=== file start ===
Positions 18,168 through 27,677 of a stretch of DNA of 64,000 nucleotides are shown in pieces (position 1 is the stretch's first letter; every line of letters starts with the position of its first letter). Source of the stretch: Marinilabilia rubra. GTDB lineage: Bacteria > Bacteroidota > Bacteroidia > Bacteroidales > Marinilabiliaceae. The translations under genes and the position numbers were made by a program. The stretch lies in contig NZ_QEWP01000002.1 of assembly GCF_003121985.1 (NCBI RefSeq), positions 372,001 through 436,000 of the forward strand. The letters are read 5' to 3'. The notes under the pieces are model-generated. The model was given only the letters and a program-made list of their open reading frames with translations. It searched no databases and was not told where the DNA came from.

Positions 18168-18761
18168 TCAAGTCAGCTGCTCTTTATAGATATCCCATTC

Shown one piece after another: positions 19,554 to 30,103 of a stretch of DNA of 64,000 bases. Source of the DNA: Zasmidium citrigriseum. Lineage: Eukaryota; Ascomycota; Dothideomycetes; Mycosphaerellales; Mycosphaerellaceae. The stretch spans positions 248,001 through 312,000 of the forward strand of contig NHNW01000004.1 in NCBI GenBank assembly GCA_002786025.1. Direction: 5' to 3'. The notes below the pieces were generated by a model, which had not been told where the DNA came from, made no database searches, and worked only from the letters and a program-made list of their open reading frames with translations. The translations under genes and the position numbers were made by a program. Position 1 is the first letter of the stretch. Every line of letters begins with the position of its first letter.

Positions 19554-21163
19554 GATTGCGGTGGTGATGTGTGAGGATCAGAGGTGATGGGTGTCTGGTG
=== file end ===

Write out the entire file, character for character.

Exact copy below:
Positions 18,168 through 27,677 of a stretch of DNA of 64,000 nucleotides are shown in pieces (position 1 is the stretch's first letter; every line of letters starts with the position of its first letter). Source of the stretch: Marinilabilia rubra. GTDB lineage: Bacteria > Bacteroidota > Bacteroidia > Bacteroidales > Marinilabiliaceae. The translations under genes and the position numbers were made by a program. The stretch lies in contig NZ_QEWP01000002.1 of assembly GCF_003121985.1 (NCBI RefSeq), positions 372,001 through 436,000 of the forward strand. The letters are read 5' to 3'. The notes under the pieces are model-generated. The model was given only the letters and a program-made list of their open reading frames with translations. It searched no databases and was not told where the DNA came from.

Positions 18168-18761
18168 TCAAGTCAGCTGCTCTTTATAGATATCCCATTC

Shown one piece after another: positions 19,554 to 30,103 of a stretch of DNA of 64,000 bases. Source of the DNA: Zasmidium citrigriseum. Lineage: Eukaryota; Ascomycota; Dothideomycetes; Mycosphaerellales; Mycosphaerellaceae. The stretch spans positions 248,001 through 312,000 of the forward strand of contig NHNW01000004.1 in NCBI GenBank assembly GCA_002786025.1. Direction: 5' to 3'. The notes below the pieces were generated by a model, which had not been told where the DNA came from, made no database searches, and worked only from the letters and a program-made list of their open reading frames with translations. The translations under genes and the position numbers were made by a program. Position 1 is the first letter of the stretch. Every line of letters begins with the position of its first letter.

Positions 19554-21163
19554 GATTGCGGTGGTGATGTGTGAGGATCAGAGGTGATGGGTGTCTGGTG